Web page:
To Pacify the Heart’s Darkness: Snake by Yun Bo-in
- onOctober 23, 2014
- Vol.14 Winter 2011
- byHur Yoonjin
Yun Bo-in’s first collection of short stories, Snake, is dedicated to those who have traversed the pains of a life of longing in light of her own sins and contradictions. Within the seven tales of this collection, the characters that appear in Yun’s stories seem all too happy to leave this Earth, rather than endure the insignificance of existence.
One of the most noteworthy tales in this collection is “Sunday,” in which the third person plural, “we,” is used to refer to a group of nameless children. These are “bad” children, children who steal, tell lies, and do not believe in love despite being avid churchgoers. These children, who encounter only loneliness even within a community of love, play the organ in order to forget their solitude. Within this tale these children, who have until now been timid, can at last break their silence and speak for themselves. What is more, these children are able to form their words in an incredibly poetic language.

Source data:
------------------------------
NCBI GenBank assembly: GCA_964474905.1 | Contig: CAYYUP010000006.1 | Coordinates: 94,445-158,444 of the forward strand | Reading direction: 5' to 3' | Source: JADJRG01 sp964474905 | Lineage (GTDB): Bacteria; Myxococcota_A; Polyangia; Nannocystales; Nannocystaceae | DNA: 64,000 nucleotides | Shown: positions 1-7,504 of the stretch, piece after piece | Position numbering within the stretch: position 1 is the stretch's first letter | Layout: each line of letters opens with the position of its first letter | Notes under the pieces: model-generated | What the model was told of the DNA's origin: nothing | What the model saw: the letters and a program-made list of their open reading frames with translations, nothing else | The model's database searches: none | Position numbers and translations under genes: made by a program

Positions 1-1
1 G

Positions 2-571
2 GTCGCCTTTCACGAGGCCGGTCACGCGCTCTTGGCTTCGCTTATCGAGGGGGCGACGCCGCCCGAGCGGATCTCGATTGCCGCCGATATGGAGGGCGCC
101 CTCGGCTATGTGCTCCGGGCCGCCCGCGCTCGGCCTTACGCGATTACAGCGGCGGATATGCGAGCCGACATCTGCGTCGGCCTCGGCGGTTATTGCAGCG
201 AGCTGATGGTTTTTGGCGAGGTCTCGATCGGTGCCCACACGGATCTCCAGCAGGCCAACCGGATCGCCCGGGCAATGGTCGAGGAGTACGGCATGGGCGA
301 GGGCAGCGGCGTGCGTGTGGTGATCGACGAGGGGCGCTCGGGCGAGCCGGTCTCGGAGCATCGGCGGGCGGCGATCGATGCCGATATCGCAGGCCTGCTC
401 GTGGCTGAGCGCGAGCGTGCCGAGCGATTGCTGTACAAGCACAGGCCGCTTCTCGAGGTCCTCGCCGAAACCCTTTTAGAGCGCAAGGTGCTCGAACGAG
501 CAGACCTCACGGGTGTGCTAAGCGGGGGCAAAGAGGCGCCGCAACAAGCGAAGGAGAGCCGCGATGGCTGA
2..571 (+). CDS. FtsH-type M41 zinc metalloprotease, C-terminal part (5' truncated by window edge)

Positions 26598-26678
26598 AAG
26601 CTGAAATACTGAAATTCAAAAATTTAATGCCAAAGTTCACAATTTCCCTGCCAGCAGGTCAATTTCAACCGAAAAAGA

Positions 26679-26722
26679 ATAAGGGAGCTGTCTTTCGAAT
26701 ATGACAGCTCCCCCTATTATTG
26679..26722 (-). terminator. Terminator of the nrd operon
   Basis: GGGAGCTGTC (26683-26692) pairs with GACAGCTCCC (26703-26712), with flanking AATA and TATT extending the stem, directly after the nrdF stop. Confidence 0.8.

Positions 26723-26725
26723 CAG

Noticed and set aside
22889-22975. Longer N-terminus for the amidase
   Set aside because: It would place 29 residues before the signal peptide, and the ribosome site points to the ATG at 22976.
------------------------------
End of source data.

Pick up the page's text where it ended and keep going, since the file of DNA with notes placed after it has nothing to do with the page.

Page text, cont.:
Yun’s language pacifies the undeniable hunger for life by people who are slowly withering away in solitude. The sum of the horrifying, sickening images that make up the overall impression of the collection— perhaps even describable as a noxious odor that arises from the tales—constitute a form of “garbage” and “filthy remnants” (“Odor”) that continually cut into the hearts of these figures.
But who would shake their finger at these people, calling them dirty, shaming them? As is shown in the latter half of the book, if art were a human being, it could be a force to pacify the dark forest that any one of us might have in our hearts, blowing away effortlessly like a breeze. Could the hand that lightly wipes away the tears of human beings, without judging the vile and abominable in us, be the hand of art?